Italy is beloved for its rich architectural history. But that beauty comes at a steep price: both the lives lost when nature reminds its borrowers who is boss, and the money required in the attempt to even the scales.
The country has spent an average of 3.5 billion euros a year, or $3.9 billion, for the past 50 years to fix earthquake damage, according to the Italian Association of Builders. And, in the aftermath of Wednesday’s quake, Prime Minister Matteo Renzi announced yet another plan to rebuild and buttress Italy’s ancient infrastructure.
Many experts maintain that Italy has among the world’s best anti-seismic standards already — at least on paper. But the problems in executing them are legion: money, corruption, tangled bureaucracy, shoddy construction and a lack of enforcement of national regulations at the local level.
This quake, like many in the past, already seems likely to expose corners that were cut, contributing to the 280 or more deaths in about 80 villages in the area along the Apennines, Italy’s fragile spinal cord, where the 6.2-magnitude quake struck.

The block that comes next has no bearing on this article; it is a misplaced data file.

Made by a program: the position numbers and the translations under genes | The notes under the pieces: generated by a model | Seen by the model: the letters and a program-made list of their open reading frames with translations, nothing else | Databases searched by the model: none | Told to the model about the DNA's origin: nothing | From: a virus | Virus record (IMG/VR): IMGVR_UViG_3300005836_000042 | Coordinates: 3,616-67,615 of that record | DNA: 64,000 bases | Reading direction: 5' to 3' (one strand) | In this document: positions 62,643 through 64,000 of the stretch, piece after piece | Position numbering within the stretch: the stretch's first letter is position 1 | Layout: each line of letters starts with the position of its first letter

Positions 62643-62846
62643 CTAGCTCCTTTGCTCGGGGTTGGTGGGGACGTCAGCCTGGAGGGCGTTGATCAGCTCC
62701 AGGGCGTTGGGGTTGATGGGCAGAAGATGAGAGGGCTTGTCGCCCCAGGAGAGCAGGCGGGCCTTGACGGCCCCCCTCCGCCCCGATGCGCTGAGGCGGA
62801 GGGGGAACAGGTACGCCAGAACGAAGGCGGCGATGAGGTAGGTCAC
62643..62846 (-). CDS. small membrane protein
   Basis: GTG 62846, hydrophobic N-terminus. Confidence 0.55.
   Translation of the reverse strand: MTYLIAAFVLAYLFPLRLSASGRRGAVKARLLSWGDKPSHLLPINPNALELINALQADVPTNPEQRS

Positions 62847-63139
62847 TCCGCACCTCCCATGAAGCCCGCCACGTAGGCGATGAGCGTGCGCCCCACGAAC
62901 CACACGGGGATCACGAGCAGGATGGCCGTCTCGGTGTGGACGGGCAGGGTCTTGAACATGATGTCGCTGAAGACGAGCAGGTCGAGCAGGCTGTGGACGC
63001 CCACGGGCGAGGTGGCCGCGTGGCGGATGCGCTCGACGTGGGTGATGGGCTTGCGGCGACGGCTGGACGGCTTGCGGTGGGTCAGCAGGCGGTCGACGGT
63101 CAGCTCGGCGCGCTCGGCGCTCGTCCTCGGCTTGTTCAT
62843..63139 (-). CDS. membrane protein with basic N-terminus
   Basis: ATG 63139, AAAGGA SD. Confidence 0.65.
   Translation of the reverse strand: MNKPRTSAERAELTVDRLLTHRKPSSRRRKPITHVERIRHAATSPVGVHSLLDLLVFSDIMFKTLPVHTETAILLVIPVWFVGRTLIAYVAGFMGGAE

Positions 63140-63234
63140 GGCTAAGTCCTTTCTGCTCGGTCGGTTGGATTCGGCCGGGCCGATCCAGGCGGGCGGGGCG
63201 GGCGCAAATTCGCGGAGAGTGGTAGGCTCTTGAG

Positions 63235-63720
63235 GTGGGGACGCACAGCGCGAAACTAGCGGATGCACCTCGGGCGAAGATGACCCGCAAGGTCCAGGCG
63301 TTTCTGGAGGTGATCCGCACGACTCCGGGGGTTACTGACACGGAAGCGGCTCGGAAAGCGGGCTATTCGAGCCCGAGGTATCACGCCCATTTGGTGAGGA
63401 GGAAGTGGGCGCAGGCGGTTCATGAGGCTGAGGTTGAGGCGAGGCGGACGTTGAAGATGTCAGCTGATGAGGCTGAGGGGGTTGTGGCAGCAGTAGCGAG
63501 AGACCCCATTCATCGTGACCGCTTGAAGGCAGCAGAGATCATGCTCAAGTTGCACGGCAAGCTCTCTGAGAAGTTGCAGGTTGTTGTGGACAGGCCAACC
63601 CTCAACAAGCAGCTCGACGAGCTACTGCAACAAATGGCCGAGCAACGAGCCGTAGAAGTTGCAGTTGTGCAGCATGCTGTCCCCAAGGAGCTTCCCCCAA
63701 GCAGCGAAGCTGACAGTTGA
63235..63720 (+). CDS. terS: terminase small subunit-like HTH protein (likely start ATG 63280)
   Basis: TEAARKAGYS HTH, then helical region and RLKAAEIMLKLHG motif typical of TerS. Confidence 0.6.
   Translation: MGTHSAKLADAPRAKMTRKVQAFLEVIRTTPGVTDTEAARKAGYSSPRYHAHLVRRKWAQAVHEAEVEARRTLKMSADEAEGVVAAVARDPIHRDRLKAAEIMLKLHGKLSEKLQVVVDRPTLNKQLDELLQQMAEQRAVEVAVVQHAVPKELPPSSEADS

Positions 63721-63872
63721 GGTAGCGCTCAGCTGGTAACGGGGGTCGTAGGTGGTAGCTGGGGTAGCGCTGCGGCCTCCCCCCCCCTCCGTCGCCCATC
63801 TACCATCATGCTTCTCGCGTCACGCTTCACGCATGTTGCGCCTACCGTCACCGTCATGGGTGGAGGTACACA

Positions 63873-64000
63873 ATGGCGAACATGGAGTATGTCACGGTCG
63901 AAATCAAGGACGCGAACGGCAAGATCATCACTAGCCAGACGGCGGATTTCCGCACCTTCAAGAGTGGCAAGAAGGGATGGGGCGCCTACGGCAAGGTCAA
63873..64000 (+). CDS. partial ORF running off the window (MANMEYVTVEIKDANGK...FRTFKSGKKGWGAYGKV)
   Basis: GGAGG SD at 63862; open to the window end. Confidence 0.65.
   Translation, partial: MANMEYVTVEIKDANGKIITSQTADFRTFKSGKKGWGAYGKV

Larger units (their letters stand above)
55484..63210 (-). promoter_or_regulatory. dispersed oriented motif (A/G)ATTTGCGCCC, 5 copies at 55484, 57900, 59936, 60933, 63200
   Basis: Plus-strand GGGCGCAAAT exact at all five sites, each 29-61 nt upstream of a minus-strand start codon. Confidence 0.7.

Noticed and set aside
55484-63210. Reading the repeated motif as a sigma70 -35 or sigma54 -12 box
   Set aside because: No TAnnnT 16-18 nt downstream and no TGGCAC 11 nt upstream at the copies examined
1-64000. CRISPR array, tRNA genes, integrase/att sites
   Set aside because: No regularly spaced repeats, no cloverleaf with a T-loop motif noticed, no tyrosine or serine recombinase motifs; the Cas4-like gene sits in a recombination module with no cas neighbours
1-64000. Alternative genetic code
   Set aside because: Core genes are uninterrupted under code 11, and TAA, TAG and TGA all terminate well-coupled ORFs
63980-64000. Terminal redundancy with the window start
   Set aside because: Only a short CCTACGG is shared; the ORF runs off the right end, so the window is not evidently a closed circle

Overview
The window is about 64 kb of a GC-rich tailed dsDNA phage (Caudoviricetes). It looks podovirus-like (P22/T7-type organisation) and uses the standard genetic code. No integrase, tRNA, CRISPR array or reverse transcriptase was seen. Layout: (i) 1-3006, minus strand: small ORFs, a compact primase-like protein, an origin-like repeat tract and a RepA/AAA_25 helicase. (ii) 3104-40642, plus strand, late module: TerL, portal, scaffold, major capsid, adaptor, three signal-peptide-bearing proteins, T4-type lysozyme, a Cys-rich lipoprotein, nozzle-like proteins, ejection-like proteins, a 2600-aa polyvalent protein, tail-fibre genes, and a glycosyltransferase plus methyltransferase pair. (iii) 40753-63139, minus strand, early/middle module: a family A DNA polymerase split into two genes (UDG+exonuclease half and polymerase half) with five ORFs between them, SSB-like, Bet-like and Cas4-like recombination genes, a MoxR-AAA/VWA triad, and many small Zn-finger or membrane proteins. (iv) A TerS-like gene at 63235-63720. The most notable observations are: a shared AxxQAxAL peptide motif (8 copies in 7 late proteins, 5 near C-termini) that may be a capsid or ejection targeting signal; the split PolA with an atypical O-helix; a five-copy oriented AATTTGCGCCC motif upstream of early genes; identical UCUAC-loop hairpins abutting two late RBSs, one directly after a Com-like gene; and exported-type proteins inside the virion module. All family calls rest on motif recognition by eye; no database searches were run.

Prosecutors quickly announced an investigation into why a school in Amatrice, the town of about 2,600 where the most deaths occurred, and the bell tower in nearby Accumoli collapsed. The bell tower, which had recently been refurbished, killed an entire family when it fell. The school, built in the 1930s and renovated in 2012, was supposedly built to new anti-seismic standards. […]